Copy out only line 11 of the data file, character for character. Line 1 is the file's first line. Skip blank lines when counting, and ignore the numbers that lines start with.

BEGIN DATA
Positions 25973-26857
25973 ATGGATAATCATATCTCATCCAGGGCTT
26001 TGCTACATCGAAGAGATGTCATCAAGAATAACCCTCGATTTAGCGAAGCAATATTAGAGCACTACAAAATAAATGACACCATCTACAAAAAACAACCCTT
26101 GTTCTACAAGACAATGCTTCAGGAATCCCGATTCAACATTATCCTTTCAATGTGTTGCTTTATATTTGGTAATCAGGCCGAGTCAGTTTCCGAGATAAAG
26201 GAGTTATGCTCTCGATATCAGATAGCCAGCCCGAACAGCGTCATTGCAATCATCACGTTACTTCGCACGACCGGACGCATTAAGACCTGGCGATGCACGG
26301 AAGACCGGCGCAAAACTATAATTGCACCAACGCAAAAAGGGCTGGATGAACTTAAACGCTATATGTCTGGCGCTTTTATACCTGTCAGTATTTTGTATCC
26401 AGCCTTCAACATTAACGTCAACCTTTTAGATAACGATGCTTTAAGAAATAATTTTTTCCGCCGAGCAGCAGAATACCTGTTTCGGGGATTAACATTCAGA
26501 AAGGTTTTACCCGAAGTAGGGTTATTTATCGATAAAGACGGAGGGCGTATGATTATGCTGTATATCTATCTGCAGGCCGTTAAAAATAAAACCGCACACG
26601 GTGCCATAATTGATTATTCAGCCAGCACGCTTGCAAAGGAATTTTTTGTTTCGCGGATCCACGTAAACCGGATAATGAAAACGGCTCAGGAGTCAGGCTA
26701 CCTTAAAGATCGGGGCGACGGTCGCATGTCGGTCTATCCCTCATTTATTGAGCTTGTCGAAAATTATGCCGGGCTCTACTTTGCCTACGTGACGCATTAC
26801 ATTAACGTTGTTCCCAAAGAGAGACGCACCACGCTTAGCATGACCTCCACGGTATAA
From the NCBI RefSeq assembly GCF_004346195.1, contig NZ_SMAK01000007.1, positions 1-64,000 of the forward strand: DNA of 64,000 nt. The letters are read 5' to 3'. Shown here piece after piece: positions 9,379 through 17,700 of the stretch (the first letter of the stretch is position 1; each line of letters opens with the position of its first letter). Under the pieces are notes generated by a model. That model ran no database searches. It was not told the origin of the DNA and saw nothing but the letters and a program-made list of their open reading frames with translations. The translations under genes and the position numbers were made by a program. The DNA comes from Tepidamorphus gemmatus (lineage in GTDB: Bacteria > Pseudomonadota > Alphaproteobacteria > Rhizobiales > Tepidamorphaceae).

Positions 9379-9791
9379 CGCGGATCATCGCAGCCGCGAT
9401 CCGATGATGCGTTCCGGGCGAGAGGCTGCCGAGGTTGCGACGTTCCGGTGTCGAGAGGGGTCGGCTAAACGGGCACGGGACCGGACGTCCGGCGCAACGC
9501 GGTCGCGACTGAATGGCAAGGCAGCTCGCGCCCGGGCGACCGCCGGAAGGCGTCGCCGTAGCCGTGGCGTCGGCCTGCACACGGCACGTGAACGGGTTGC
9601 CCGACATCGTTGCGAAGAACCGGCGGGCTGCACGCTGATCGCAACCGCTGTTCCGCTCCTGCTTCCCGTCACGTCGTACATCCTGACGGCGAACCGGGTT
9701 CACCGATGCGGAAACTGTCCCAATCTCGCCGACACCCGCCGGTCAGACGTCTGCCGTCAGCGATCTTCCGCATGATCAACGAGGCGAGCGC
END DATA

26801 ATTAACGTTGTTCCCAAAGAGAGACGCACCACGCTTAGCATGACCTCCACGGTATAA